In a basic mechanical cabinet, a single lever control allows staff to unlock a group of cell doors. In the locked position, the locking mechanism of the overhead device is engaged and all doors are locked. When the lever is in the unlocked position, the mechanisms are disengaged and doors may be opened manually. Consult the product pages in this section for the method applicable to the device you are specifying. In a basic cabinet, one lever locks or unlocks the locking system of a group
of doors. Cabinet size and configuration may easily be customized to your specific application. In situations requiring control of multiple cell runs or tiers, additional lever controls may be added to allow single location operation. A maximum of eight levers may be combined into a single mechanical cabinet. With the cabinet
described above, electric operation, or opening and closing of the individual cell doors, would be accomplished by electrical switch, key switch, push
button, or other actuation method external to the cabinet.
NOTE: In cases where a mechanical cabinet is not specified to accompany locking devices, the devices are provided with special covers and housings which permit access to the mechanism for manual unlocking of each individual door. For individual mechanical operation in emergency or power failure, the cell release ports are opened from the mechanical cabinet. These ports provide access to a manual release system which is operated by a “T” handle, and releases individual doors. Refer to product pages as this feature is not available on all locking devices. Mechanical/Electrical Operation The custom nature of control cabinets allows the facility planner to combine electrical controls and mechanical release in the same cabinet. In this way, control/operation, and door status indication are centralized for staff safety and convenience, and the mechanical operation serves as a gang release or emergency release. Cabinets with electrical and mechanical controls offer operational versatility. When electrical controls are built into the same cabinet as the mechanical controls, each cell run or tier has two levers assigned. The first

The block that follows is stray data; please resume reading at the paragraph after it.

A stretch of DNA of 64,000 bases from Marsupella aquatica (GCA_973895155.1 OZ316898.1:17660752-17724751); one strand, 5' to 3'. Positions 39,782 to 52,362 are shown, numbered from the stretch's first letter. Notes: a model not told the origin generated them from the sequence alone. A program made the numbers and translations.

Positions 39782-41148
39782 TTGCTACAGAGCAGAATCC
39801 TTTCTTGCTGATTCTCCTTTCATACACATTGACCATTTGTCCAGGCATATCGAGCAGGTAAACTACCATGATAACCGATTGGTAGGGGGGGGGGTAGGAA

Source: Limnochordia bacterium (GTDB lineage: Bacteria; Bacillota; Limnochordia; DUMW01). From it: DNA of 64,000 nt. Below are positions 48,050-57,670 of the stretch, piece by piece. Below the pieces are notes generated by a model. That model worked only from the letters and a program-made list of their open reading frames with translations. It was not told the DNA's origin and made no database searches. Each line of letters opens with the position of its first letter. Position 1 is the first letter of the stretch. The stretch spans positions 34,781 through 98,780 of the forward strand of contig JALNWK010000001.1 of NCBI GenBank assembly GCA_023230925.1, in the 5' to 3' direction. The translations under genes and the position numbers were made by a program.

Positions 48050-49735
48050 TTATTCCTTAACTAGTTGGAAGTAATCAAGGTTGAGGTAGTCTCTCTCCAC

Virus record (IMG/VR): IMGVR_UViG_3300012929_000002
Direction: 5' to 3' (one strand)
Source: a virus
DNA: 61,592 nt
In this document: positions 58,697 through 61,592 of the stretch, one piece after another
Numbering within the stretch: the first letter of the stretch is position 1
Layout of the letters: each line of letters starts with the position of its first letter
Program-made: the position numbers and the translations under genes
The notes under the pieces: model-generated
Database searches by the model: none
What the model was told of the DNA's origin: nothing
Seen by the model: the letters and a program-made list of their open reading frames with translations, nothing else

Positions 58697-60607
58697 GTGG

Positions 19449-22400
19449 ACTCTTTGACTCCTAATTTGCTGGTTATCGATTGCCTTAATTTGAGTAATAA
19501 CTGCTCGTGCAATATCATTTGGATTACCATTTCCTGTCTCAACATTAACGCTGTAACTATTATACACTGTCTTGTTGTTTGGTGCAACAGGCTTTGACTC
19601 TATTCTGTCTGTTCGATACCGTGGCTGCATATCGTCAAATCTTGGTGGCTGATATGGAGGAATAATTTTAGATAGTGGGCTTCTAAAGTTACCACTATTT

is the lock/unlock lever, the second selects mechanical operation in one position, and electrical operation in the other. Long runs of cells may require the addition of breech handles, or a crank and gear box to the cabinet. Release cabinets can be built for virtually any application. Consult with us early in the planning stages of your
project for assistance.
In most cell door locking device systems, a combination of electrical and mechanical controls are needed to provide day-to-day operation and permit inmate movement. Electrical controls offer selective operation under normal circumstances and should be specified separately from locking devices or operators. To provide operation in event of emergency or power failure, mechanical release cabinets are offered. These permit release of rows or tiers of cell doors for manual opening and allow egress. In
designing a security system, mechanical cabinets should be located in a secure area, contiguous to the cell run or tier to be controlled.
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